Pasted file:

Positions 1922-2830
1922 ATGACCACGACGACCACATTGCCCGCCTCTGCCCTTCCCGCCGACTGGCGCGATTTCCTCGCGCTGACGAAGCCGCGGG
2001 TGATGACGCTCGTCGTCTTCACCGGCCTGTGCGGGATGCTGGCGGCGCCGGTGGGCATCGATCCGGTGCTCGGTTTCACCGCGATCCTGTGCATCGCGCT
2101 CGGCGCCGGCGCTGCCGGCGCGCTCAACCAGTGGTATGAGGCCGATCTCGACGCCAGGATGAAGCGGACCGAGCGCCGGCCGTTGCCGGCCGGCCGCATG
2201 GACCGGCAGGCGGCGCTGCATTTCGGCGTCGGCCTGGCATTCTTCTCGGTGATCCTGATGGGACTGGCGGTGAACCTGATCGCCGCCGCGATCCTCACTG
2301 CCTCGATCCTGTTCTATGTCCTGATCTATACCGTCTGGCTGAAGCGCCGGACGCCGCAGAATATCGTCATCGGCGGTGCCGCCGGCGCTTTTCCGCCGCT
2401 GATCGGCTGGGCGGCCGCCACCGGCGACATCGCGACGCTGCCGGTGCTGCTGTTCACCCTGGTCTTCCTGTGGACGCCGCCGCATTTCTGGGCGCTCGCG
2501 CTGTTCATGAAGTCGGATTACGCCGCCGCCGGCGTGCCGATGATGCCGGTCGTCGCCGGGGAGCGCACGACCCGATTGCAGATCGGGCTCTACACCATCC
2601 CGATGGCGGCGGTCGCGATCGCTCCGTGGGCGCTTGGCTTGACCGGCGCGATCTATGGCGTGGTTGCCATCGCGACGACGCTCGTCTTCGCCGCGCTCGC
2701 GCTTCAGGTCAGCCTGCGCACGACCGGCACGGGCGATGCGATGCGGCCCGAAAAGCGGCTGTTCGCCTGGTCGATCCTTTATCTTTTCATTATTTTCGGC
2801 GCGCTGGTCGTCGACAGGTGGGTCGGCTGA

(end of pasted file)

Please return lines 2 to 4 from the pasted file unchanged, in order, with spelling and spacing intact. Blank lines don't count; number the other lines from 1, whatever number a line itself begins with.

1922 ATGACCACGACGACCACATTGCCCGCCTCTGCCCTTCCCGCCGACTGGCGCGATTTCCTCGCGCTGACGAAGCCGCGGG
2001 TGATGACGCTCGTCGTCTTCACCGGCCTGTGCGGGATGCTGGCGGCGCCGGTGGGCATCGATCCGGTGCTCGGTTTCACCGCGATCCTGTGCATCGCGCT
2101 CGGCGCCGGCGCTGCCGGCGCGCTCAACCAGTGGTATGAGGCCGATCTCGACGCCAGGATGAAGCGGACCGAGCGCCGGCCGTTGCCGGCCGGCCGCATG